“Green energy…is at the heart of our economic policy.” But Labour’s Scotland will have a guaranteed export market for its electricity in the Union, with an already established transmission infrastructure. Scottish Labour will seek to “reindustrialise our country through marine renewable energy”, but we won’t jeopardise existing industry like navy ship building on the Clyde.
The Scottish Labour party harnesses the benefits of the Union, and achieves “equality for Scotland” within it through our strong cohort of MPs in Westminster in a way no other party can. We will not be a “lobby group…begging Westminster for what should be ours”, but together as MPs and MSPs we will deliver those benefits. We will be the party that exhibits the strength of the devolution. Scottish Labour will “never lack in ambition for Scotland” and we will proudly “fight exclusively in the Scottish national Interest.” We would not dither about the fossil fuel levy – we would deliver it.
There’s a Manic Street Preachers track off their album The Holy Bible, released back in 1994, called ‘Ifwhiteamericatoldthetruthforonedayitsworldwouldfallapart.’ I think if Salmond told the truth for one day, his party would fall apart. Because he knows the best thing for Scotland is devolution plus – he’s already articulating it. All the quotes in this article, if you hadn’t guessed already, are from Salmond’s speeches since becoming First Minister. The clues have been there since 2007, but we’ve never effectively tackled the SNP on it.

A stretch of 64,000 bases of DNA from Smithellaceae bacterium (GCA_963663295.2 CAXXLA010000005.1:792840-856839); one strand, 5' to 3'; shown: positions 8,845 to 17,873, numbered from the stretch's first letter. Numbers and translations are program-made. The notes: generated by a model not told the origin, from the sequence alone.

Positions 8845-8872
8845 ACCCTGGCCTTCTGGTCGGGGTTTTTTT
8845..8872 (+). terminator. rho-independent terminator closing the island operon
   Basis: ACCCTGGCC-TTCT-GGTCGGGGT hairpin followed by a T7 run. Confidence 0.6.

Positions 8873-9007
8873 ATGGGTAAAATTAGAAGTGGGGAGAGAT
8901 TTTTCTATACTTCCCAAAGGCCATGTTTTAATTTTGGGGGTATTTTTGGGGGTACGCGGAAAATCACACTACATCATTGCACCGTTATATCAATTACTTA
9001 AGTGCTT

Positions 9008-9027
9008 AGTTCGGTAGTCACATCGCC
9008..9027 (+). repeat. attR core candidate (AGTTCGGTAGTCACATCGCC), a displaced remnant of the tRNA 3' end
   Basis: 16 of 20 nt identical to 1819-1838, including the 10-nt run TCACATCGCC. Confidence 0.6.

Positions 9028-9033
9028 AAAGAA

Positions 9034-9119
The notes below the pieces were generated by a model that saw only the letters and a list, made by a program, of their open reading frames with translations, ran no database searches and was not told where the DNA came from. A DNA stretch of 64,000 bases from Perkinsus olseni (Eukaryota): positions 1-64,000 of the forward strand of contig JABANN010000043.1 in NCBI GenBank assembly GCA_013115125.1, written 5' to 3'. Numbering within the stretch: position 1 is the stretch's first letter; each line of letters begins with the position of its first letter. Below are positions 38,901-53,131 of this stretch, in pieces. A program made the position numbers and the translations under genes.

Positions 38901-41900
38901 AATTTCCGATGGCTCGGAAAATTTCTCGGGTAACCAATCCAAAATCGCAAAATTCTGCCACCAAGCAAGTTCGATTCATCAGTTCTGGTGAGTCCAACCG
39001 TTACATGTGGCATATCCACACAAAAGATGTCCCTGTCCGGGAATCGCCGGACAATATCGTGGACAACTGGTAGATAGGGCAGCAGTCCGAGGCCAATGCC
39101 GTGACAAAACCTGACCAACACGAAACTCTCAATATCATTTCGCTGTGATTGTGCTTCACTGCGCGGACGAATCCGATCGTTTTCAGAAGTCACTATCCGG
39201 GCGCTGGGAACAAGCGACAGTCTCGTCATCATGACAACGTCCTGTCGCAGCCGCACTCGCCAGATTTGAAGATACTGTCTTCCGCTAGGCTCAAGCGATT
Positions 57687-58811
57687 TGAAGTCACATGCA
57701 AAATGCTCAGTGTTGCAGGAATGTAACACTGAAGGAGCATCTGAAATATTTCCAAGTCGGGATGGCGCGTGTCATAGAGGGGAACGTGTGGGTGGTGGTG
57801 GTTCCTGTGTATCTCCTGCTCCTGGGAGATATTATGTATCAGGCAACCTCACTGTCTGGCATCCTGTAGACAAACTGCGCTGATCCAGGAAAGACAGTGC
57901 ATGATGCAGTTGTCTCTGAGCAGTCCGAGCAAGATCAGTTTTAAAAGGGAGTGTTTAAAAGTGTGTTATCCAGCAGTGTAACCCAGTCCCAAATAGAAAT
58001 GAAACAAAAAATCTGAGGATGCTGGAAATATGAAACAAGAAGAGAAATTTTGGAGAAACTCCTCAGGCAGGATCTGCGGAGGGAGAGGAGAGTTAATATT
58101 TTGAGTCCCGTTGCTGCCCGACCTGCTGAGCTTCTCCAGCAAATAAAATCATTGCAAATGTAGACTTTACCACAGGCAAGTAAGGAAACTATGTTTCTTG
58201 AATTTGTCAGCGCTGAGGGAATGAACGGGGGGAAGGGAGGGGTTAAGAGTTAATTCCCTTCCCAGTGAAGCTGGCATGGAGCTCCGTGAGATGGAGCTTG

Allow me a brief digression on this point: Labour is currently obsessing over how it finds a leader to tackle Salmond. Well, perhaps we should come at it from a different angle. Why don’t we start presenting a new, broad, articulate and confident team to take on this one man band? Our difference is our strength here – the breadth of the Labour movement and the quality of its advocates. A team of MSPs, MPs and even those not elected with collective responsibility for confronting nationalism.
And we need a large, quality team because it’s so difficult to offer an alternative vision as compelling as independence with no negative arguments or language. One of the main, if not the main, benefits of the Union is security, as I’ve highlighted above. The SNP will obviously paint our advocacy of security as negative; as fear. But it’s not. It provides Scotland with the foundation to be positive and thrive without the fear of standing alone in a rough, tumultuous world. It provides us with the security within which to pursue our own uniquely Scottish take on health care, education and public services. It gives us the foundation on which to revel in and foster our identity, not to be consumed and burdened by it.
So, let’s get to it. What’s my alternative positive vision? Being part of the UK is not less than independence, but more. Scotland should be bold, confident, empowered and aspirational with the security and the benefits of the Union. Scottish Labour listens to and acts for a Scotland that believes in better because we are a party that always aspires for better, for all of society.
And we are a nation that knows that we are better off together.
Greg Williams was Scottish Labour’s candidate in Aberdeen South and North Kincardine in May.